In the case of non-profit entities that take a corporate form as a matter of convenience but that have the understood ideological purpose of advancing certain political views and electing or defeating certain candidates, there is no fundamental problem of some people using other people’s money to amplify their own voices in candidate campaigns. But in the context of for-profit, business corporations, that problem is undeniable – and, given the power of Congress to regulate interstate commerce, it is a problem entirely appropriate for federal legislative attention. Indeed, there is at least some question whether states have constitutional authority to regulate corporate activity in connection with the election of federal officials, given the Supreme Court’s holding in the case of US Term Limits v. Thornton that states may not interfere with the uniquely federal relationship between citizens and their federal representatives. Even if strengthening the ability of shareholders to prevent their corporations from squandering their property in federal elections is deemed not to set qualifications for federal office and is thus distinguished from the kinds of state-imposed term limits struck down in the Thornton case, it seems plain that Congress may legitimately act under the Commerce Clause to enhance the efficacy of each shareholder’s ability to ensure that his or her investment is not deployed to advance or obstruct the election of particular candidates to federal (or, indeed, state) office contrary both to that shareholder’s own wishes and, more importantly in this context, to the corporation’s business interests.
Whatever individual states might do to beef up their shareholder protections with respect to corporate spending in state or federal candidate elections, federal legislation could usefully set both a nationwide floor of protection and a model for states to follow and build upon. Such federal legislation should, at a minimum, build on the disclosure and disclaimer requirements that the Court upheld by an 8-1 vote in Citizens United, requirements specifying that electioneering communications funded by anyone other than the candidate must disclose who is “responsible for the content of this advertising” and must display on screen “in a clearly readable manner” for at least 4 seconds the name and address or website of whoever funded the communication. Those requirements should not only be enlarged – a blink of an eye or a sip of beer would suffice to make a four-second display useless – but should also be made much more specific. The disclaimer should have to include a statement by the corporate sponsor’s CEO, by name, providing information about how much of the corporation’s general treasury was being expended in aggregate on the communication in question and certifying the CEO’s personal conclusion, as in Sarbanes-Oxley, that making the expenditure from general treasury funds, as opposed to making it through a corporate PAC, significantly advances the corporation’s business interest.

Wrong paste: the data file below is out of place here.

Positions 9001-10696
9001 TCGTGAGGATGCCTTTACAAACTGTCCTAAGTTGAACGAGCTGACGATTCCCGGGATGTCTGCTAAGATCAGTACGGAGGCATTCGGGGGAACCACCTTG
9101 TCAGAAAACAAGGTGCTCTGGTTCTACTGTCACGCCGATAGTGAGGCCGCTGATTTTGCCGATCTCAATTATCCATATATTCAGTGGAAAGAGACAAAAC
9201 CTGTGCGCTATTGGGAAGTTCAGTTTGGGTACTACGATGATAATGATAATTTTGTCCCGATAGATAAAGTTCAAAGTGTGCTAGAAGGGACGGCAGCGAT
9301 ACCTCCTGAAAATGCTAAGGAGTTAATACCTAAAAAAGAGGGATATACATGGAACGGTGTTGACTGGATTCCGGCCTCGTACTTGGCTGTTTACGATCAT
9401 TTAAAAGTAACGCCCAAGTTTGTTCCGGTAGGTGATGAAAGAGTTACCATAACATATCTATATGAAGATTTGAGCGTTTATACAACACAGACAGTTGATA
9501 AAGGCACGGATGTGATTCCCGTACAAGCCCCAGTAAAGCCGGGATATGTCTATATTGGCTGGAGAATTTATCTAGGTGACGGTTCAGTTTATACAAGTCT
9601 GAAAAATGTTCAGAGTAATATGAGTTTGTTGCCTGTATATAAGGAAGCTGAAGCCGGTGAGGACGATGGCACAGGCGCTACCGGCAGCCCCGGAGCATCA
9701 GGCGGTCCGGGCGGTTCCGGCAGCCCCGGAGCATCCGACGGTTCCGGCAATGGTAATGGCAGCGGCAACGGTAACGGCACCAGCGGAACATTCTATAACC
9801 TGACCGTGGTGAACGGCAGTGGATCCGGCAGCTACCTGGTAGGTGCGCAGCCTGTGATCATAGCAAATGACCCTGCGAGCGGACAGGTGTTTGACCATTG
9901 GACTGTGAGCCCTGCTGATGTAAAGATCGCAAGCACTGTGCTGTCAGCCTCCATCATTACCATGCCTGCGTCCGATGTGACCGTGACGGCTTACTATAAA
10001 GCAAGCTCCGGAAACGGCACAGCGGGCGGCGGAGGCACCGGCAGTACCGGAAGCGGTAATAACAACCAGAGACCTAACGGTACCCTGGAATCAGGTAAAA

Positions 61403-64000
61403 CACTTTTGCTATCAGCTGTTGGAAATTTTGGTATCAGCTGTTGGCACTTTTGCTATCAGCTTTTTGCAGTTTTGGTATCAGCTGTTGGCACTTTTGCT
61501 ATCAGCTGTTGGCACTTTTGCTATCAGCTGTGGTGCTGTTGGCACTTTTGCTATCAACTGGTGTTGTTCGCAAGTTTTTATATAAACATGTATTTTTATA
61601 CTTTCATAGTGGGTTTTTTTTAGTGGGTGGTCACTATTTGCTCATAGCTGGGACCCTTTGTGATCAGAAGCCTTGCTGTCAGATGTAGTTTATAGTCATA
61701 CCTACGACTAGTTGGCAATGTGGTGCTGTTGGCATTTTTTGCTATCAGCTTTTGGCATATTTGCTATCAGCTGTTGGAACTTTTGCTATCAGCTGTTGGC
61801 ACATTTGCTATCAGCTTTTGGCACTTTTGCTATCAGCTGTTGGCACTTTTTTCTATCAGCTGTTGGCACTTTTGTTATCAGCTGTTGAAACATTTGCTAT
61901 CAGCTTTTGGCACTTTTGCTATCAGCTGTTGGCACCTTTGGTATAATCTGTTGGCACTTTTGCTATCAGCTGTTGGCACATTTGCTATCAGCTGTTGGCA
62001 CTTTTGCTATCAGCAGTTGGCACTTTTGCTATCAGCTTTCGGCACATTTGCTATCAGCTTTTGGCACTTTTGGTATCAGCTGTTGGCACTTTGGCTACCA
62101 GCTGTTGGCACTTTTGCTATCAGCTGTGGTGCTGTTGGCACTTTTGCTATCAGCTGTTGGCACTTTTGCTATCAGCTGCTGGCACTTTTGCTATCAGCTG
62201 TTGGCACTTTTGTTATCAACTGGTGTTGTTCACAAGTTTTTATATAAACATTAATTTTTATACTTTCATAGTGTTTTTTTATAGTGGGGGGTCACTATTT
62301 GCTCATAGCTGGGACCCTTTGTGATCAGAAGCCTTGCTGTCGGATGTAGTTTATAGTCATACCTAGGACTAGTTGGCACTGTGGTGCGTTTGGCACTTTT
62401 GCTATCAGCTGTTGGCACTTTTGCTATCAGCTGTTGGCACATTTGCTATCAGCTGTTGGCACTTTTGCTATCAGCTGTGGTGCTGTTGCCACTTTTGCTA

Among other things, the impact of a campaign ad, whether in the form of a 30-second spot or an extended production, would be cut down to size if it had to be (accurately) presented as a self-interested attempt by big pharma or by a cigarette or oil company or a bank holding company or hedge fund to influence the outcome of a candidate election for the benefit of the sponsoring company’s bottom line rather than masquerading behind a veil of public-spiritedness. The point, of course, would not be to undercut the force of corporate-funded ads – an objective that would itself be problematic from a First Amendment perspective – but simply to ensure that the channels of interstate commerce are not used in an inherently misleading manner.
This kind of disclosure requirement could be buttressed by the creation of a federal cause of action for corporate waste. Such an action in this setting – unlike the setting of the Violence Against Women Act, where the absence of a link to commerce proved constitutionally fatal a decade ago in United States v. Morrison – would be easy to defend as falling within Congress’s power over commerce. It could overcome some of the weaknesses that have hindered state corporate law in the past. For example, it could provide a greater incentive for suit, by offering statutory damages or treble damages (i.e., reimbursement of three times the challenged expenditure, part of which reimbursement would go directly to the plaintiffs rather than into the corporation’s coffers), as well as attorneys’ fees, and it could provide better deterrence by imposing individual liability for the corporate officers authorizing the improper political expenditure. And the “business judgment” rule making such cases notoriously difficult to bring under state law could be replaced with a rule less deferential to management and more focused on the existence of a convincing justification for using general treasury funds as such rather than relying entirely on PAC funds contributed by people with politics in mind.
Such a federal structure would not operate as a complete substitute for the provisions of McCain-Feingold that the Court struck down in Citizens United, but that is hardly an objection to this kind of legislation. On the contrary, the more completely a federal “fix” replicates what the Court held invalid under the First Amendment, the greater the danger that the Court would strike down the substitute as a thinly disguised end-run around its handiwork. So this is not a complete substitute, but it is an approach Congress should pursue, in a manner as bipartisan as McCain-Feingold itself, without delay.
Whatever one might think of the nationwide reluctance to embrace huge and costly new programs, and whatever lessons one might draw from the Scott Brown victory in Massachusetts in the special election of January 19, my guess is that the American people are ready, and indeed eager, for at least this kind of reform, reform which would suppress no political speech, entail no new bureaucracy, jeopardize nothing on which ordinary people now rely, do nothing to swell the national budget, enhance transparency rather than require back-room deals, and give nothing away to large aggregations of power and influence.
Laurence H. Tribe
Carl M. Loeb University Professor
Harvard Law School